Hard to look past Munster again

ANYONE questioning the hunger of Munster’s returning Grand Slam heroes for further silverware could rest easy on leaving Thomond Park last Saturday night after another comprehensive win over great rivals Leinster. Suffice to say that Munster coach Tony McGahan must have slept more soundly in his bed afterwards than his Leinster counterpart Michael Cheika.

Cheika’s day started badly when he sat down to watch how Heineken Cup quarter-final opponents Harlequins would cope with the exacting demands of travelling to play fellow quarter-finalists Bath at the Recreation Grounds. Their highly impressive 19-3 win confirmed that Leinster face a serious challenge at The Stoop on Sunday.

Munster, on the other hand, with their grasp firmly on the Magners League trophy, can look forward with relish to the demands of the next few weeks and are in rude health for the visit of a star-studded if somewhat inconsistent Ospreys to Limerick at the weekend.

With so many double Grand Slam and Six Nations championship-winning campaigners in the red of Wales from 2005 and 2008 on board, the Ospreys have flattered to deceive in Europe. Year after year they just seem to come up short, with last season’s capitulation against Saracens at Vicarage Road a case in point. Some day they will produce.

Last year, having comprehensively defeated Alan Gaffney’s charges in the EDF Energy Cup only weeks earlier, the Welsh made the cardinal error of underestimating the task they faced. There was even an element of showboating from James Hook at one stage when he attempted to catch a kick with his hands behind his back. I doubt he will try that on Sunday.

The trouble with the Ospreys is that the sum of their impressive talent (remember 13 of their side started in the win over England at Twickenham in 2008) has never produced on the big stage in Europe when playing for their club. Contrast that with Munster in the Heineken Cup, when they invariably punch above their weight.

Just look at their backline alone. Currently the regular back three of Tommy Bowe, Lee Byrne and Shane Williams could form the same partnership for the Lions in the test series in South Africa while James Hook, Mike Phillips and even the injured Gavin Henson are all in contention for that trip.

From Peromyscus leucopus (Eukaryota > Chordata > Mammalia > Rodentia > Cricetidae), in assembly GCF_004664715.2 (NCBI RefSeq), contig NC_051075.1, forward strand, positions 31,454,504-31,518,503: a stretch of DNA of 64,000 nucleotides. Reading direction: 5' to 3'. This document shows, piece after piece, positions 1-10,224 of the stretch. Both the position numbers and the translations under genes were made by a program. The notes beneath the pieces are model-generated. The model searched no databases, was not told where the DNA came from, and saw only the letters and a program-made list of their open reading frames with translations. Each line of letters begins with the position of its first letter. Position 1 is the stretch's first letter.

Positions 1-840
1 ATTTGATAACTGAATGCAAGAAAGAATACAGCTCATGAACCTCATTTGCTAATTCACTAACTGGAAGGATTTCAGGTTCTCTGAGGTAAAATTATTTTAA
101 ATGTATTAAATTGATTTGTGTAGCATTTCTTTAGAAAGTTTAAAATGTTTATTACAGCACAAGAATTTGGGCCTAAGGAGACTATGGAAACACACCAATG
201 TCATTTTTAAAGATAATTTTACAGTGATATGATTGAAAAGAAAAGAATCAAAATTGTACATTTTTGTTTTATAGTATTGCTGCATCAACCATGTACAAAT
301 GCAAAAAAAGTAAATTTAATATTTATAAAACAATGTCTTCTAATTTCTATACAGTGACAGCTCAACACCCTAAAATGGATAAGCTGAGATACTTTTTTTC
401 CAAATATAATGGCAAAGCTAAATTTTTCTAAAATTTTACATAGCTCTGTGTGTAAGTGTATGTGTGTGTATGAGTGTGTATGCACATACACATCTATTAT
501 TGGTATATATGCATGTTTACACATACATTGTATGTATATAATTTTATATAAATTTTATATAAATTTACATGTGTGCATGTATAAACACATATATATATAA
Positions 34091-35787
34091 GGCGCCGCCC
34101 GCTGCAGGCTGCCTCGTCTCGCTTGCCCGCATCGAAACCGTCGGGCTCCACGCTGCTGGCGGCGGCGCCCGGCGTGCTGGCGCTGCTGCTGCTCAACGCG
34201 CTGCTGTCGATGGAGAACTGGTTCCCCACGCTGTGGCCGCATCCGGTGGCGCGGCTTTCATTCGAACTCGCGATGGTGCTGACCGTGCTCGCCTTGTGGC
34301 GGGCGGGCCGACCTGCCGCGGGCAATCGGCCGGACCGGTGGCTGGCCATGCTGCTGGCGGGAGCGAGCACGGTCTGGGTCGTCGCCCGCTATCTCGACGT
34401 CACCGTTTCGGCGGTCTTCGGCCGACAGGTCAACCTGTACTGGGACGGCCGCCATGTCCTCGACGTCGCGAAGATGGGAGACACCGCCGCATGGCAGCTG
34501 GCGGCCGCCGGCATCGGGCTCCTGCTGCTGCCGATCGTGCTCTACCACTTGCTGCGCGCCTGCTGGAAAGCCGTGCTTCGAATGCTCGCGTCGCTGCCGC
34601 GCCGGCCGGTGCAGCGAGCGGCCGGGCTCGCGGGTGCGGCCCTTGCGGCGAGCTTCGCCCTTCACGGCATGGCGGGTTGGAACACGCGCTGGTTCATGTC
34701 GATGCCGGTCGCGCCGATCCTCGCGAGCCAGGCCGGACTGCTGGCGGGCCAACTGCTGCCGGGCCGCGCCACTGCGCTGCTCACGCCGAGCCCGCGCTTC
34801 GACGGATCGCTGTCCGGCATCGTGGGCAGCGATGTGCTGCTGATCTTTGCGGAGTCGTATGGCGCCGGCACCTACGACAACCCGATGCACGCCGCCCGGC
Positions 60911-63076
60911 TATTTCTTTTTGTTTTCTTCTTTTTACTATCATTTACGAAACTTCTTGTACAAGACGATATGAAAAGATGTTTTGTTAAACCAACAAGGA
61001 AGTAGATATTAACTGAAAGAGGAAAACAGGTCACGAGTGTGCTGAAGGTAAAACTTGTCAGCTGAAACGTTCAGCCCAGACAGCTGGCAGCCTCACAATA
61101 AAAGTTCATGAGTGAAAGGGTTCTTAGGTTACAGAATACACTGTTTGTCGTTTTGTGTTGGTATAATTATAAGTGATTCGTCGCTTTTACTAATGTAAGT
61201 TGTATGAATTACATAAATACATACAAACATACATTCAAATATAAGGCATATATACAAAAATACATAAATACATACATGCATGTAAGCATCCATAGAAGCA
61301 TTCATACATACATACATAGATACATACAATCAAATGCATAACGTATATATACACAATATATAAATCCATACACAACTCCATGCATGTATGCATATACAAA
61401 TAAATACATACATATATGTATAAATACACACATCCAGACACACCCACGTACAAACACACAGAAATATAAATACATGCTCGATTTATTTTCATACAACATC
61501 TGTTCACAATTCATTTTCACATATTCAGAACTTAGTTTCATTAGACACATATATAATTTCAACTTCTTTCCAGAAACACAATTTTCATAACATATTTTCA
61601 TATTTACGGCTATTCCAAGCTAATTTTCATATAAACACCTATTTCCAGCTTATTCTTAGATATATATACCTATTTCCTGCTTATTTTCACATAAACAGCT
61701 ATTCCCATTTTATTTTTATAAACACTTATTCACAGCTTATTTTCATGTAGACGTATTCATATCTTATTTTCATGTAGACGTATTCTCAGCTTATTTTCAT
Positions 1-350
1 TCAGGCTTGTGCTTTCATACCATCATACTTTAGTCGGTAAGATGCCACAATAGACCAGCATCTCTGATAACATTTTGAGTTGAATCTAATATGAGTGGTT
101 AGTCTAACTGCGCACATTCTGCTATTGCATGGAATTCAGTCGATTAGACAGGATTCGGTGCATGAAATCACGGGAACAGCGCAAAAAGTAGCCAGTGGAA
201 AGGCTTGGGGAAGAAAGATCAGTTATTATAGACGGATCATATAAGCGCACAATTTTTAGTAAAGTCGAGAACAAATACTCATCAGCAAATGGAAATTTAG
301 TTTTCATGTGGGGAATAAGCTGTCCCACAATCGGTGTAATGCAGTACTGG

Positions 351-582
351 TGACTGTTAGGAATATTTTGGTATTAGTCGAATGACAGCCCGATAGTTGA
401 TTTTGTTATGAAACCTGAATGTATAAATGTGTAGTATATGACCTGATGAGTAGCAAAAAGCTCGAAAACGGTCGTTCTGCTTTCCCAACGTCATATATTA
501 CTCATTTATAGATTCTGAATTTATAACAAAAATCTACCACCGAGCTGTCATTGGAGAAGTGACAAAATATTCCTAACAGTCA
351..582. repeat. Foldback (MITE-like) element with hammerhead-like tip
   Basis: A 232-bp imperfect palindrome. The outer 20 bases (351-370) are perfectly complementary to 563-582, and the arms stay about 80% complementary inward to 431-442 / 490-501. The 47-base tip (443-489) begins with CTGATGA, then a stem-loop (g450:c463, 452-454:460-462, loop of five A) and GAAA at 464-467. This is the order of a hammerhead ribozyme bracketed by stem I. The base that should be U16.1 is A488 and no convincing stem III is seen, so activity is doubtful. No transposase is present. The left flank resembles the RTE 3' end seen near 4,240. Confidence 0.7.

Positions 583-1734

Is it any wonder that Ian McGeechan choose to delay the announcement of the Lions squad until after this game? Up front, the second-row battle between Paul O’Connell and Donncha O’Callaghan against Alun Wyn Jones and Ian Gough resumes from where they left off in the Millennium Stadium only a few weeks ago.

The dominance of the Munster pairing in that encounter laid the foundations for a famous Irish win. Once again, they will be required to set the ground rules on Sunday.

Munster, with the exception of the wake-up call they received over the Christmas period with losses to Connacht and Ulster, have been a model of consistency this season. Only for those two shock defeats, the Magners League title would already be achieved. It now looks as if those losses merely delayed the process.

THE Ospreys, despite lying in third place in the Magners table, have never produced the type of quality performance that the make up of their squad suggests they are capable of. Injury has played a part this season with Henson now joining fellow internationals Ian Evans, Duncan Jones and Nikki Walker on the treatment table, while a doubt still exists over the availability of Jonathan Thomas and Byrne for Sunday. They have not been helped either by indecision in the board room after the sacking of coach Lyn Jones at the end of last season, which has led to assistant coaches Sean Holley and Jonathan Humphries appointed as interim choices until the arrival of Scott Johnson from the USA. That type of instability does nothing for a side. Just look at the effect that Alex Ferguson’s premature retirement announcement had on Manchester United a few seasons ago.